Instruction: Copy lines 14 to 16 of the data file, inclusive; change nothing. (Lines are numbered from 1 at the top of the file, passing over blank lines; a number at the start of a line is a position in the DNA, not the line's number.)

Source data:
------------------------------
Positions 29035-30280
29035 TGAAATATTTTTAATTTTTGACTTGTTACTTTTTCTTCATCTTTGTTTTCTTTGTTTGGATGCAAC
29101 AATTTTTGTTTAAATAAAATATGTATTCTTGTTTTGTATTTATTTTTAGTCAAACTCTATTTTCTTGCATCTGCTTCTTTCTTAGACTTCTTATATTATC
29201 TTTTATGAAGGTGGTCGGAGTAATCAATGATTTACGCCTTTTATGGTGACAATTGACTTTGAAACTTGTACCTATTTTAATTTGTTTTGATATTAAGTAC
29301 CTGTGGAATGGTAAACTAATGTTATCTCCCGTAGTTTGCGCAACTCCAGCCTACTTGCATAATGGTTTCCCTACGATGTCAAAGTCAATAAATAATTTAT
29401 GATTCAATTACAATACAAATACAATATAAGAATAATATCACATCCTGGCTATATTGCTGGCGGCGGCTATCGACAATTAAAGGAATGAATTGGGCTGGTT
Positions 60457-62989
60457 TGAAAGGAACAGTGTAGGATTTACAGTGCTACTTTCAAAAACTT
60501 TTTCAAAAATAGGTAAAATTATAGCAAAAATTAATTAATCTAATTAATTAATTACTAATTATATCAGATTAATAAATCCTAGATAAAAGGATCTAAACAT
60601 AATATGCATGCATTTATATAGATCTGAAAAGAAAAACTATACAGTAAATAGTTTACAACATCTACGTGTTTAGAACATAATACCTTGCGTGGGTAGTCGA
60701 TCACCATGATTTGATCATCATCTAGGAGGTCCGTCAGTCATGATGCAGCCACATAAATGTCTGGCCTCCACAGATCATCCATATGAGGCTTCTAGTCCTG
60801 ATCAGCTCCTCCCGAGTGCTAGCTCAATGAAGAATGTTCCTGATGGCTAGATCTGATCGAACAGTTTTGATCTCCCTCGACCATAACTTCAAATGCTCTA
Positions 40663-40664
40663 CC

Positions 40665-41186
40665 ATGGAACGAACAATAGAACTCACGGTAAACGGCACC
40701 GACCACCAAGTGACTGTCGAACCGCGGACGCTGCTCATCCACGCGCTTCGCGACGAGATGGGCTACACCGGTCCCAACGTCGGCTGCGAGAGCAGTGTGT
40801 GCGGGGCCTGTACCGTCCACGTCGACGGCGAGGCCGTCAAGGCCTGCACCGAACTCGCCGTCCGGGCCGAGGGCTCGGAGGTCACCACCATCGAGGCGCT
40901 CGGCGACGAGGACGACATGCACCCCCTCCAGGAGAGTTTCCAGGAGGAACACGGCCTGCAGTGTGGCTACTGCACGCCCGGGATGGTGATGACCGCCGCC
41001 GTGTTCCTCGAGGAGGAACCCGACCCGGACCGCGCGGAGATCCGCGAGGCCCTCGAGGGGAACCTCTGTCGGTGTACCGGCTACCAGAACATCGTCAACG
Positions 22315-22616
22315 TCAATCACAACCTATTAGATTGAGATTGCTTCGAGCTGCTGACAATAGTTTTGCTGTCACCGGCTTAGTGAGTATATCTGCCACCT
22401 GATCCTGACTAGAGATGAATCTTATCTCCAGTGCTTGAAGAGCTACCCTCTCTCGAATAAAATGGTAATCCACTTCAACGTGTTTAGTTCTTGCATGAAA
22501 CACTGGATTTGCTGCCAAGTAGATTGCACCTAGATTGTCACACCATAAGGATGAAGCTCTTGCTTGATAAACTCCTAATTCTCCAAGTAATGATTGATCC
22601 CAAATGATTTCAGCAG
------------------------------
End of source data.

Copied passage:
40663 CC

Positions 40665-41186
40665 ATGGAACGAACAATAGAACTCACGGTAAACGGCACC